Central Asia between Empires: New Research on the 18th and 19th Centuries
Central Asia’s 18th and 19th centuries marked the definitive end of the nomadic empires that characterized the region’s geopolitics for over three millennia before the advent of colonialism. Although it is open to debate which polity was the last “empire of the steppe,” a strong case can be made for the Junghar confederacy, which contested the Qing Empire of China for dominance in Eurasia in the 17th and 18th centuries—ultimately unsuccessfully. The Junghars owed their early success to a combination of new gunpowder technology and nomadic military organization, and the fragmented city-states that emerged from Nadir Shah Afshar’s empire (1736–1747)—such as Bukhara, Khiva, and Khoqand—relied even more on musketeer infantry units composed of individuals without ties to the local Turkic military elite. The emergent fiscal-military states that characterized Central Asia on the eve of colonial conquest were thus quite novel in terms of structural power dynamics, yet thoroughly Turko-Perso-Islamic in terms of symbolism, law, and patrimonialism. This period also witnessed what was in many ways the apex of Persianate high culture, building on traditions with roots stretching back to the Timurid period and earlier. Sufism in all of its forms became mainstream. Intellectual elites were polymathic, simultaneously mastering jurisprudence, poetry, medicine, occult sciences, and more. Vernacularization, particularly in literary Central Asian Turki, deepened these currents and carried them to new audiences. The new city-state dynasties competed with one another to build up educational centers to support all of these cultural forms. Many of these cultural, social, and even political forms persisted under colonialism, even as the pace of change sped up. Some of the precolonial dynasties persevered under indirect colonial rule. Sufi brotherhoods and Islamic learning expanded, only to be snuffed out or transformed in the Soviet period. Only at the very end of the 19th century did colonial modernity—in the form of large-scale cotton cultivation, new understandings of national identity, print culture, and steam-propelled transport—begin to make significant inroads.
The Persian Cosmopolis
The Persian cosmopolis refers to the vast territory between the Balkans and Bengal in which, for 1000 years, an integrated sense of moral, social, political, and aesthetic order was informed by the circulation of normative Persian texts. Several centuries after the Arab conquest of the Iranian plateau, a spoken form of a hybridized Middle Persian and Arabic emerged in written form, using a modified Arabic script. What had begun as a regional vernacular swiftly became a transregional, literary medium as regional courts in Khurasan and Central Asia patronized Persian literature and used that language in their bureaucracies, building on a tradition of professional writers that had served Persian empires for centuries. The technology of paper-making, recently introduced from China, facilitated the rapid movement of Persian texts across space, while Firdausi’s epic poem the Shah-nama (1010) celebrated Iranian mythology and pre-Islamic history in ways that connected widely scattered peoples of different ethnicities. Territorial conquests by Persianized Turks, followed by Mongol invasions that drove peoples of Central Asia and Khurasan into new lands, also served to expand the geographical extent of the Persian cosmopolis. By the 14th and 15th centuries, the political, aesthetic, and moral order elaborated in a growing Persian canon—for example, the principle of justice—had become associated with a prestigious, cosmopolitan style that was emulated and absorbed by widely scattered peoples of diverse ethnicities and religions. Persianate architecture, attire, urban design, music, cuisine, and numismatic traditions were also assimilated by such peoples. With the translation of a rich store of romance literature into vernacular tongues, the Persian cosmopolis became as much a subjective phenomenon, inhabiting people’s collective imagination, as it was an objective, mappable zone in which popular, discursive, and normative texts circulated along networks that connected royal courts, provincial notables, Sufi lodges, merchant communities, and schools.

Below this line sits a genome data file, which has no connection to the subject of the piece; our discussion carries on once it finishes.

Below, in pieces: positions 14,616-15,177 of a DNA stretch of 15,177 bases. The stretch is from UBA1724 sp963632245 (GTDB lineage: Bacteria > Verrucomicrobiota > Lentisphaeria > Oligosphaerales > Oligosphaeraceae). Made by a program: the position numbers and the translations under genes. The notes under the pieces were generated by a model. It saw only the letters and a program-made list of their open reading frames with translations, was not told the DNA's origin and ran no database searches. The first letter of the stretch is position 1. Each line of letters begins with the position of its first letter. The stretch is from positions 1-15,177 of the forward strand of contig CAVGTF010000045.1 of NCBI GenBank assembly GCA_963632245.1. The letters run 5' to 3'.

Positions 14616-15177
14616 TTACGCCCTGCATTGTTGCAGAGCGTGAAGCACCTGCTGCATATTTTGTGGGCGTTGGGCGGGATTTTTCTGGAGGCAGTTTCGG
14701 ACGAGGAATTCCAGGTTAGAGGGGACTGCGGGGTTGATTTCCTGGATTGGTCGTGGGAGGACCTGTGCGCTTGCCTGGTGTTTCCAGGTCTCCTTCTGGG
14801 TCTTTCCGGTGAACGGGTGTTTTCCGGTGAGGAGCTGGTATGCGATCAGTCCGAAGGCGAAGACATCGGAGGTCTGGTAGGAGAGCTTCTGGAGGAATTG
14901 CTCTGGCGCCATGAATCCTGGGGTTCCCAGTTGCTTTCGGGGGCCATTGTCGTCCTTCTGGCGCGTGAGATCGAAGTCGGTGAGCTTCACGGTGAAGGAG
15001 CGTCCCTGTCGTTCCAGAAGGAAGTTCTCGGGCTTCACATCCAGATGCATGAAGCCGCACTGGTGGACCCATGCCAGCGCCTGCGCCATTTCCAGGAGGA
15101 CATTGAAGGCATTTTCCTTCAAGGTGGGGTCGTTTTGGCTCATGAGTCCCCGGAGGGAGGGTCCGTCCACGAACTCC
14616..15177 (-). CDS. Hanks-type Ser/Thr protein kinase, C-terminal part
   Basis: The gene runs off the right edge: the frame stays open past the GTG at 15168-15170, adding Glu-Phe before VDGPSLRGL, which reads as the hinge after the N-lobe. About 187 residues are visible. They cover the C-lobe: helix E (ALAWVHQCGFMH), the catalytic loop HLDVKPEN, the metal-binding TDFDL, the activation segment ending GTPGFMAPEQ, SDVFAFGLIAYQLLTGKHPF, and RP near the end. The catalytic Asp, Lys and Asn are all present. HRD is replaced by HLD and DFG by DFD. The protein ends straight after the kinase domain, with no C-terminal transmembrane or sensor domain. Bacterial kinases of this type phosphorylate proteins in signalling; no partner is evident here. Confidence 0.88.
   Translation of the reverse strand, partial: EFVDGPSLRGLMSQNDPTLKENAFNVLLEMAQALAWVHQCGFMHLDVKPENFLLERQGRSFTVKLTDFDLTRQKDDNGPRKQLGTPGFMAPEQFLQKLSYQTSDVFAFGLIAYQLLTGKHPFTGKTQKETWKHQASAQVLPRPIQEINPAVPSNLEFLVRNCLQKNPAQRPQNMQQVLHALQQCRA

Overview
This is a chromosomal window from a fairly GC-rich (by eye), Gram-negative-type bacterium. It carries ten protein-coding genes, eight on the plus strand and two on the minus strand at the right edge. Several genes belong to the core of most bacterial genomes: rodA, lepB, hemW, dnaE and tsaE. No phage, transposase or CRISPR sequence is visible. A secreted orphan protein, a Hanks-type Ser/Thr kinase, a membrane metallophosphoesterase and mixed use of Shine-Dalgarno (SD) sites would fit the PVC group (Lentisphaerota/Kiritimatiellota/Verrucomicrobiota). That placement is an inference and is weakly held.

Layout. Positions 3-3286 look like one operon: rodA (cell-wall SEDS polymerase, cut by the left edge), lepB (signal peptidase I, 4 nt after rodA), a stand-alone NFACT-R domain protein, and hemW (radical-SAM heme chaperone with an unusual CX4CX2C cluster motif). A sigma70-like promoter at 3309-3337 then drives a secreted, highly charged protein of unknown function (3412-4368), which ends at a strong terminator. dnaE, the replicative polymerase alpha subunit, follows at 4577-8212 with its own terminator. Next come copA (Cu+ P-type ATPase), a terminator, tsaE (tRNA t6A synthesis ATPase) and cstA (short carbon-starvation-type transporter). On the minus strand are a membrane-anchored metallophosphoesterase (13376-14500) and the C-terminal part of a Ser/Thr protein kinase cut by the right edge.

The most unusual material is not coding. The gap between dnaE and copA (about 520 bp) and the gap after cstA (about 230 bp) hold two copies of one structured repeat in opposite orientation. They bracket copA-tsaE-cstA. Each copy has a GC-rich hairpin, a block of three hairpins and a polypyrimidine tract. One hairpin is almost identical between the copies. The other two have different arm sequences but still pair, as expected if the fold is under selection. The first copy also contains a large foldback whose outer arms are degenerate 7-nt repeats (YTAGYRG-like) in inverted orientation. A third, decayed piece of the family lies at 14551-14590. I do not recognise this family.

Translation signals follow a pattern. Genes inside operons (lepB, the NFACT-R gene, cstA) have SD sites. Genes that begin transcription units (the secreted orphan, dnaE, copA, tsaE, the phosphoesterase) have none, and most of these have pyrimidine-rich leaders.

Khojas of Kashgar
The Khojas of Kashgar name a Sufi lineage, which became a ruling dynasty in eastern Turkestan or present-day Xinjiang in western China. Founded by the Samarkandi spiritual master Ahmad Kāsānī (d. 1542), a member of the Naqshbandiyya Sufi order strongly implicated in politics, the lineage divided into two competing branches, one led by Ishāq Khoja (d. 1599) and the other by Āfāq Khoja (d. 1694). Both leaders were influential at the court in Yarkand and engaged in frequent proselytizing missions among Turkic, Mongol, Tibetan, and Chinese populations. Yet, only Āfāq Khoja and his group of followers, the Āfāqiyya, with the support of Zunghar Mongols, created a kind of theocracy whose religious capital was Kashgar, and which was based on Sufi organization, practice, and ideology. Venerated as Sufi saints (īshān), the Khojas embodied a politico-religious form of Islamic sanctity (walāya) while promoting a doctrine of mystical renunciation. Paradoxically, although the regime did not survive internecine conflicts and the Qing conquest in 1759, the Khojas of Kashgar, including the Ishāqiyya sublineage, continued to be very active in the long run. They conducted insurrections throughout the Tarim basin and created short-lived enclaves until their complete neutralization in 1866 with the forced exile of the last great Khoja, Buzurg Khān Töre (d. 1869). In Xinjiang, the Khojas have remained venerated figures of the past until now, although collective memory kept a contradictory picture of them, oscillating between holy heroes and feudal oppressors. Descendants of the exiled Khojas in eastern Uzbekistan and southern Kazakhstan formed communities that still preserve relics and oral as well as written traditions.